doxorubicin has clinical activity and can be delivered without major toxicity
to adults with advanced solid tumors affecting the lungs, according to a
multicenter phase I study reported at the 38th Annual Meeting of the American
Society of Clinical Oncology (abstract 1204).
Sunil Sharma, MD, of Memorial-Sloan Kettering Cancer Center,
reported the study involving 32 patients with solid tumors, primarily sarcoma,
non-small-cell lung cancer, bronchioloalveolor cancer, and mesothelioma.
Twenty-four patients had received chemotherapy, and 11 had received radiation
The patients received doxorubicin hydrochloride as a
sterile, pyrogen-free solution in two concentrations (16 mg/mL and 24 mg/mL) in
an ethanol/water vehicle using the OncoMyst delivery device. The agent,
Resmycin, was supplied by BattellePharma, Columbus, Ohio.
The treatment was given every 3 weeks for a maximum of six
treatments. The amount of aerosolized doxorubicin was determined by a Tc-99m
DTPA deposition test performed within 1 week prior to the first treatment.
According to Dr. Sharma, inhaled chemotherapy is optimal for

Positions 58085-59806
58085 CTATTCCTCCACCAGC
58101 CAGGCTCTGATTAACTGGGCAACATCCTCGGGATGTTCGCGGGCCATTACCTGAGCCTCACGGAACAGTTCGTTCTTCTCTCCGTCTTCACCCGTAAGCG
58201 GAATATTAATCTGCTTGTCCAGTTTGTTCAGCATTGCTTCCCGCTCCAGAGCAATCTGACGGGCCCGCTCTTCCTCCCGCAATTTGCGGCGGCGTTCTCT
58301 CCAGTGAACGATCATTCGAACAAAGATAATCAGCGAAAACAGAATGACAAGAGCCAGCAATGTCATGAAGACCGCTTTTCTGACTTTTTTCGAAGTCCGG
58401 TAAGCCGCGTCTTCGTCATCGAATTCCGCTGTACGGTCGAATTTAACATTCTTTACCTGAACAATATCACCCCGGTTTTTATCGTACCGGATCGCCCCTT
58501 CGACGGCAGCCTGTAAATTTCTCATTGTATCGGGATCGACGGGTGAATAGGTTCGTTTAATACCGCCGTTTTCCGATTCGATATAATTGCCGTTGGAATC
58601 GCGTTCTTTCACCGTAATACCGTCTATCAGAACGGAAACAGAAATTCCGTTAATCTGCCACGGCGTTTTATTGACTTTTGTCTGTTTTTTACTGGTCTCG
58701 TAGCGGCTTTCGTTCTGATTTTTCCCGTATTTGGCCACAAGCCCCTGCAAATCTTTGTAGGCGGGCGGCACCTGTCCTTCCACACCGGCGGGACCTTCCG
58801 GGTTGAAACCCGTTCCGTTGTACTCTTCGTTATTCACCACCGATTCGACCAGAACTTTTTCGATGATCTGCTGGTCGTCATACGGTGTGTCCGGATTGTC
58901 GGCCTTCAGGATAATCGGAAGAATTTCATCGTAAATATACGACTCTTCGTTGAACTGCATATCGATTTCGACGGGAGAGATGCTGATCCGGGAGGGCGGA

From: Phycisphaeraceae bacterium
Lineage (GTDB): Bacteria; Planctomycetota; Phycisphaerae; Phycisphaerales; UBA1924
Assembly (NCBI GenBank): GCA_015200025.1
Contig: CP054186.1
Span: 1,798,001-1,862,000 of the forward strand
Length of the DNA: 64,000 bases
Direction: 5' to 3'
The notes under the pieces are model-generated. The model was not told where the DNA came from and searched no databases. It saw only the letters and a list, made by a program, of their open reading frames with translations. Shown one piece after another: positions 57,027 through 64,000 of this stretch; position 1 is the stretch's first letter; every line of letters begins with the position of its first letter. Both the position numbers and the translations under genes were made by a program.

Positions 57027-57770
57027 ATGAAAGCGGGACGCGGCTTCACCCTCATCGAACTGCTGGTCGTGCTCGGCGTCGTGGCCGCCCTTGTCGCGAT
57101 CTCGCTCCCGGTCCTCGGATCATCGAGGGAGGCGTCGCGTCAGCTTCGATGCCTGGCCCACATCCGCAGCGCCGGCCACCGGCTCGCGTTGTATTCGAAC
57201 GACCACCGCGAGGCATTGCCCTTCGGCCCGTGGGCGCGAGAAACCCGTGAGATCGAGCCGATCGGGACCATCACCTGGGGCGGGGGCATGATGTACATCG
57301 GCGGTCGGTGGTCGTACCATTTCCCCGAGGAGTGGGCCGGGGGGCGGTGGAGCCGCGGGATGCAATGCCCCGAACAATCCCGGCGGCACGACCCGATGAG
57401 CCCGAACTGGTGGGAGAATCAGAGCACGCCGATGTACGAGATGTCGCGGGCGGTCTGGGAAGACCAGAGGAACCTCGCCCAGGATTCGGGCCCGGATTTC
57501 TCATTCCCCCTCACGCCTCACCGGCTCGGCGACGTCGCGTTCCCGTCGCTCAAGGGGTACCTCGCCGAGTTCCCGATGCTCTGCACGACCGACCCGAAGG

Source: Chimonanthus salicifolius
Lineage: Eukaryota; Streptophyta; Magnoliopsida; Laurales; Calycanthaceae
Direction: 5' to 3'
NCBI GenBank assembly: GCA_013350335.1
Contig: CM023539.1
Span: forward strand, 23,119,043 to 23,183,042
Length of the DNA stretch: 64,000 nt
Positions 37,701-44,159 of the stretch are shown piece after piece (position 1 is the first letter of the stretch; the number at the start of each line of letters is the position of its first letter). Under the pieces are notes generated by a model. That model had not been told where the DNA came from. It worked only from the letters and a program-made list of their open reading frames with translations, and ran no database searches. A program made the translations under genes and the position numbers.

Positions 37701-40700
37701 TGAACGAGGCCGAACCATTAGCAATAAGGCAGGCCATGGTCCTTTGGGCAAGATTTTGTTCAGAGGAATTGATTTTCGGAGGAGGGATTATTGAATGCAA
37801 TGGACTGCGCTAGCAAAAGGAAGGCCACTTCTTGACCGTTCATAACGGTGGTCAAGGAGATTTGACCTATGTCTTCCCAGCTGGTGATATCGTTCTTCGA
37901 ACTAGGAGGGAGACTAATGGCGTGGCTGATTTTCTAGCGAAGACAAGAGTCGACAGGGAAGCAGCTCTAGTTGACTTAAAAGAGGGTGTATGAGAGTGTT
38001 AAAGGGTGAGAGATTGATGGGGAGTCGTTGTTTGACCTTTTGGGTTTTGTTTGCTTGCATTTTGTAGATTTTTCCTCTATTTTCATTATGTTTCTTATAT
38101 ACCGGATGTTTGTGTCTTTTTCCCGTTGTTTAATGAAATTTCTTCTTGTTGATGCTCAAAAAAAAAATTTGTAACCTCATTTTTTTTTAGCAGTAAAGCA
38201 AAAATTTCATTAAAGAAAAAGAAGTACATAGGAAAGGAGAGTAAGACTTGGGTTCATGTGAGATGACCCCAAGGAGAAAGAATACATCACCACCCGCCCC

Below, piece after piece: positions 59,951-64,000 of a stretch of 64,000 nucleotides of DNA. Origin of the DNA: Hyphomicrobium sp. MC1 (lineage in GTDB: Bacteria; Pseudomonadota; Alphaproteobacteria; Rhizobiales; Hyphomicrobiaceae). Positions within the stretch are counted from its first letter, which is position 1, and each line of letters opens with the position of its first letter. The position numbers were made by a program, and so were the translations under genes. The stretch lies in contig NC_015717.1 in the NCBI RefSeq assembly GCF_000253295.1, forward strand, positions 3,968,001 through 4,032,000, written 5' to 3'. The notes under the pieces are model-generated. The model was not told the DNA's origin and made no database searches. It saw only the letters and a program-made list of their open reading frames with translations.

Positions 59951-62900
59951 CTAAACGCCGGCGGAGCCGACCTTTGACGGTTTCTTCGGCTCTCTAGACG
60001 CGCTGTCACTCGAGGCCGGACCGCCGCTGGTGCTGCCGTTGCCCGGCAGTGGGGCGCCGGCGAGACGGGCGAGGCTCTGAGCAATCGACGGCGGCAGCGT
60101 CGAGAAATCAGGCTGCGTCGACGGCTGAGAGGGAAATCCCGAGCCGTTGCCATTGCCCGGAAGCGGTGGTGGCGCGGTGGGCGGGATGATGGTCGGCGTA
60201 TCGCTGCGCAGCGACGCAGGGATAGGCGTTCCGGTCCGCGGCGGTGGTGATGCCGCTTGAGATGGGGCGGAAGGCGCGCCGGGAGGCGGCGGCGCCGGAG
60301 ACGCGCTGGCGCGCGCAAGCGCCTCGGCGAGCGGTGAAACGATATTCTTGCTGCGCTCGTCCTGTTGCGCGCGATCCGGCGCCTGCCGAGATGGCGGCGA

reaching the alveolar areas of the lung with minimal systemic absorption.
Doxorubicin is just one of various agents being studied for use with this
The treatment produced one partial response at a dose level
of 1.9 mg/m2
in a patient with spindle cell sarcoma. "Eight of the 32 patients demonstrated
stable disease at dose levels ranging from 1.5 to 3.8 mg/m2,"
Dr. Sharma reported.
The only observed dose-limiting toxicity was a 20% decline
in FVC (forced vital capacity) following the first course in one patient. Other
grade 1-2 toxicities included mainly cough, hypoxia during inhalation, loss of
appetite, and light-headedness. In some patients, cough and dyspnea were
already present; these symptoms worsened in some patients but improved in
others with treatment. No hematologic toxicities were observed.